Louis Chiavacci - Merrill Lynch
Louis Chiavacci believes that wealth managers need to listen carefully to their clients in order to understand their hopes, dreams, fears and goals. “A good wealth manager also needs to be able to deliver difficult news,” said Chiavacci, an international private wealth manager with Merrill Lynch in Coral Gables. “Too many advisors will tell clients what they think they want to hear instead of what they need to hear. In my experience, clients will almost always respect you for delivering your true feelings about an issue, even if they don’t agree with you.”
Drawing on his 26 years of experience, Chiavacci says a good wealth manager should become an valued partner with a successful attorney, accountant or other professional, providing suggestions and advice. “That partnership is important, because most successful professionals possess an investment bias based on how they accumulated their wealth,” he said. “For example, a successful real estate broker may have a difficult time initially understanding why she should be investing in anything other than real estate. The same can be said for high-tech entrepreneurs, and small business owners, among others.”
In fact, many investors tend to “fall in love” with an asset class or even a single stock position, according to Chiavacci. “This bias can sometimes stand in the way of the professional and his or her family accomplishing their goals, such as financial independence, wealth transfer or a philanthropic legacy, because it places an unneeded degree of risk on their investments.”
While many busy professionals are comfortable making quick decisions, important wealth management issues, such as building a portfolio, and tax and charitable planning often require careful consideration and a methodical approach, Chiavacci said. “Sometimes, successful professionals will become frustrated that everything can’t be accomplished in one 30-minute meeting. But it’s important not to give up at that point and continue moving ahead.”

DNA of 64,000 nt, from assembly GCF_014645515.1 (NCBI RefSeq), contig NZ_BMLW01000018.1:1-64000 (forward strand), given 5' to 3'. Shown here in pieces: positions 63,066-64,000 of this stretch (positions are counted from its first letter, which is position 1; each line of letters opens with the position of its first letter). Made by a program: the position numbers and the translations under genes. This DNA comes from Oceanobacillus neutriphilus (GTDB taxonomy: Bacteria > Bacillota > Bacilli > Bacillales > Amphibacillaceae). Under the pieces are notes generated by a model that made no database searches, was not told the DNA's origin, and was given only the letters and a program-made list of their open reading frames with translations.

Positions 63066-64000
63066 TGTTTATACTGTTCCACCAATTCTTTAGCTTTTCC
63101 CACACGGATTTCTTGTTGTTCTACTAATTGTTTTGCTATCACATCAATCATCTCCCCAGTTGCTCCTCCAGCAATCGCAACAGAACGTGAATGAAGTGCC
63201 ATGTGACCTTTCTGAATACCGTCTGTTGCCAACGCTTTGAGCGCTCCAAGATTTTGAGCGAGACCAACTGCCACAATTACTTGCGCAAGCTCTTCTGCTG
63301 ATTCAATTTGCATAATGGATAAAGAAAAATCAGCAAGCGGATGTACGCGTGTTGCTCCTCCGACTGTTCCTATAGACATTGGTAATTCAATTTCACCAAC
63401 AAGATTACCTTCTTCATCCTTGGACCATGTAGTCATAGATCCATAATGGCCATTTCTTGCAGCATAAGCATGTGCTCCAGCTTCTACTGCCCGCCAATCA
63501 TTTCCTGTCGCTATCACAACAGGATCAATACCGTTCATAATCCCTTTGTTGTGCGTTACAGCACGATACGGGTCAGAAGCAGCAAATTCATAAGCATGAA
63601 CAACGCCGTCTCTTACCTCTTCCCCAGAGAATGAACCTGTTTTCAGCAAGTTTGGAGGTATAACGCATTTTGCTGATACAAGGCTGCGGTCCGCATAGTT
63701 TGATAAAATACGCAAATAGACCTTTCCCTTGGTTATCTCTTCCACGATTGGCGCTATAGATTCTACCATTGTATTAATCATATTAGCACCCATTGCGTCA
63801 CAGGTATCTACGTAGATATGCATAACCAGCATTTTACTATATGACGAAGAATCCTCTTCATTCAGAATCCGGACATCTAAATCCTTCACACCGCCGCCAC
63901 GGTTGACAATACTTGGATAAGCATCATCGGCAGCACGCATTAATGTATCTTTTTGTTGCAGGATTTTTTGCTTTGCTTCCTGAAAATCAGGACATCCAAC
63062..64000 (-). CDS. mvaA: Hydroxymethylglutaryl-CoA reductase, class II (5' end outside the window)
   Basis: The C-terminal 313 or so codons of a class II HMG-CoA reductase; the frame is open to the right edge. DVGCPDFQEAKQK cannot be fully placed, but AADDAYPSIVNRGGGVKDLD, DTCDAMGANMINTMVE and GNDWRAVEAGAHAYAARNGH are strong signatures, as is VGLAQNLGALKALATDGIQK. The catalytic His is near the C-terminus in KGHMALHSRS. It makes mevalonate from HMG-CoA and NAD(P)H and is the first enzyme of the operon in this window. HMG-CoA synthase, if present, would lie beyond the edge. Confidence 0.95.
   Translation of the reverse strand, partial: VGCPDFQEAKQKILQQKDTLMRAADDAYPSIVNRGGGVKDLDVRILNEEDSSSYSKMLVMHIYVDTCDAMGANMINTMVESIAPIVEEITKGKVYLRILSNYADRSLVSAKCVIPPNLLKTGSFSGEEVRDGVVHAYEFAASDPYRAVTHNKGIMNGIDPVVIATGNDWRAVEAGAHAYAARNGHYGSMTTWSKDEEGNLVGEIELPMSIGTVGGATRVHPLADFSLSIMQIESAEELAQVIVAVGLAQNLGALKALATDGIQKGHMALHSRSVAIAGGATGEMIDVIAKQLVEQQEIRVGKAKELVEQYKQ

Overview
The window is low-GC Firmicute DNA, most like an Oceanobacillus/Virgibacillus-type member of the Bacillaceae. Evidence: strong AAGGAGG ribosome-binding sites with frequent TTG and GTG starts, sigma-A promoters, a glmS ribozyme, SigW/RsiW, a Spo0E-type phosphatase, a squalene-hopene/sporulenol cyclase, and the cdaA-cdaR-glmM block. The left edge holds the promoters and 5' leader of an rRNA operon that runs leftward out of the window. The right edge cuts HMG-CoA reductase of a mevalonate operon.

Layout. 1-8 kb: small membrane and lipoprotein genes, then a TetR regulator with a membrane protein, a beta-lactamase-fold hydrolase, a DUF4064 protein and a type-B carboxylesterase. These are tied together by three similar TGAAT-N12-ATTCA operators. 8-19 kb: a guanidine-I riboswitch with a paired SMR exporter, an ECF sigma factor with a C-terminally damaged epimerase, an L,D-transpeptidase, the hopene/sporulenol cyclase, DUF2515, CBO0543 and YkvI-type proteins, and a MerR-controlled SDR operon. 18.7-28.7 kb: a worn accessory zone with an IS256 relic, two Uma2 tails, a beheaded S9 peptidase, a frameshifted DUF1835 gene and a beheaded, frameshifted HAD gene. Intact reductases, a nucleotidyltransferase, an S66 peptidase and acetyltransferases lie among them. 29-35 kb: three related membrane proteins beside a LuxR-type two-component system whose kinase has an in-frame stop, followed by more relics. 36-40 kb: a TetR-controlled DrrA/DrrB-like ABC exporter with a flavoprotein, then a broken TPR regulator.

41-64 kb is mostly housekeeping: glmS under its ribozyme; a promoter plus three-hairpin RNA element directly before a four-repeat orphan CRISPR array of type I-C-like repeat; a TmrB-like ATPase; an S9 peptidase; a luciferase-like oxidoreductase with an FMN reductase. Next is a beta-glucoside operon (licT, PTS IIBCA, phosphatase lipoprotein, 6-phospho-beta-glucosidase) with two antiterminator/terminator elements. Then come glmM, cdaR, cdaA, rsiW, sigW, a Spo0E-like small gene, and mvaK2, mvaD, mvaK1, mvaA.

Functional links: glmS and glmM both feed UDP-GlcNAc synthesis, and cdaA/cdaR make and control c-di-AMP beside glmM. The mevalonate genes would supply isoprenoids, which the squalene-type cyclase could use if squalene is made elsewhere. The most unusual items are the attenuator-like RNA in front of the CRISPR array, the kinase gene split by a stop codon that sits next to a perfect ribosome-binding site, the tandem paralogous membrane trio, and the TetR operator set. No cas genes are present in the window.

Chiavacci believes that a good wealth manager has a thorough understanding of the markets as well as the client’s goals and personality. “When interviewing a prospective wealth manager, you should ask plenty of questions, and pay particular attention to his or her investment philosophy,” he said. “We suggest peeling away the layers of the onion in an effort to understand exactly what you are getting.”
Chiavacci got his start in investing in the late 1970s by following news articles on Federal Reserve actions regarding money supply, and continued under the guidance of a retired U.S. Navy commander with Merrill Lynch in St. Petersburg. After earning an MBA, he joined Goldman Sachs in New York, and moved to Merrill Lynch with his team in 1997.
“Most of my clients are first-generation wealth creators, such as entrepreneurs, corporate executives and private equity and hedge fund managers,” he said. For example, Chiavacci recently helped a client who had sold his business in exchange for stock in a thinly traded company develop a more diversified portfolio and achieve his other personal goals.
“Our team enjoys helping families achieve their goals while taking on as little risk as possible,” Chiavacci said. “We also thrive on the psychological challenges of the markets intersecting with the challenge of decision making under times of uncertainty and economic stress.”
Louis Chiavacci is an international private wealth manager with Merrill Lynch in Coral Gables who has provided wealth management advice to affluent families since 1986. He has been recognized by Barron’s as one of the nation’s top 100 financial advisors from 2004 — 2011, and was the #1 advisor in Florida in 2009. He is a member of the Private Wealth Management Advisory Council to Merrill Lynch Management, and an adjunct professor at the University of Miami School of Law.
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